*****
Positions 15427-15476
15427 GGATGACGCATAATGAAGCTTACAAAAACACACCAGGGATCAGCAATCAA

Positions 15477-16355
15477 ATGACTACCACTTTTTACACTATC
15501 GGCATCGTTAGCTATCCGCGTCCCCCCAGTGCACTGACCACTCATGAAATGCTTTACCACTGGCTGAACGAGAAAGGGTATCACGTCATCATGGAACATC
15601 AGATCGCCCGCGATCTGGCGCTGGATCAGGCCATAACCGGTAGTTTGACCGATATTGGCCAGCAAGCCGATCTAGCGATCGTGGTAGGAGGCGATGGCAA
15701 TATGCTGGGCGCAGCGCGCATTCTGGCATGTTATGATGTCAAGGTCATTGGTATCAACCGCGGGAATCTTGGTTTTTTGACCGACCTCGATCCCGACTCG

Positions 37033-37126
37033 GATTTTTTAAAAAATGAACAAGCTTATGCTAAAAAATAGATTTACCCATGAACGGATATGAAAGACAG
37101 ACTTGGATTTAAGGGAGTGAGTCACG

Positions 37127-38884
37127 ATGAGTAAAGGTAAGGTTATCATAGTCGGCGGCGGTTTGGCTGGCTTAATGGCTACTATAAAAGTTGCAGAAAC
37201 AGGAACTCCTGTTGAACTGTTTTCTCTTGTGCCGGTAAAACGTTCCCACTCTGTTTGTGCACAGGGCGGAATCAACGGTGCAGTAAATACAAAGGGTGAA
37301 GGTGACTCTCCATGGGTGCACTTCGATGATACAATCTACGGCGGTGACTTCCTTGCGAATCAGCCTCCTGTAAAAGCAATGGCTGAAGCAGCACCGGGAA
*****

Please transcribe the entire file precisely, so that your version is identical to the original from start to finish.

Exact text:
Positions 15427-15476
15427 GGATGACGCATAATGAAGCTTACAAAAACACACCAGGGATCAGCAATCAA

Positions 15477-16355
15477 ATGACTACCACTTTTTACACTATC
15501 GGCATCGTTAGCTATCCGCGTCCCCCCAGTGCACTGACCACTCATGAAATGCTTTACCACTGGCTGAACGAGAAAGGGTATCACGTCATCATGGAACATC
15601 AGATCGCCCGCGATCTGGCGCTGGATCAGGCCATAACCGGTAGTTTGACCGATATTGGCCAGCAAGCCGATCTAGCGATCGTGGTAGGAGGCGATGGCAA
15701 TATGCTGGGCGCAGCGCGCATTCTGGCATGTTATGATGTCAAGGTCATTGGTATCAACCGCGGGAATCTTGGTTTTTTGACCGACCTCGATCCCGACTCG

Positions 37033-37126
37033 GATTTTTTAAAAAATGAACAAGCTTATGCTAAAAAATAGATTTACCCATGAACGGATATGAAAGACAG
37101 ACTTGGATTTAAGGGAGTGAGTCACG

Positions 37127-38884
37127 ATGAGTAAAGGTAAGGTTATCATAGTCGGCGGCGGTTTGGCTGGCTTAATGGCTACTATAAAAGTTGCAGAAAC
37201 AGGAACTCCTGTTGAACTGTTTTCTCTTGTGCCGGTAAAACGTTCCCACTCTGTTTGTGCACAGGGCGGAATCAACGGTGCAGTAAATACAAAGGGTGAA
37301 GGTGACTCTCCATGGGTGCACTTCGATGATACAATCTACGGCGGTGACTTCCTTGCGAATCAGCCTCCTGTAAAAGCAATGGCTGAAGCAGCACCGGGAA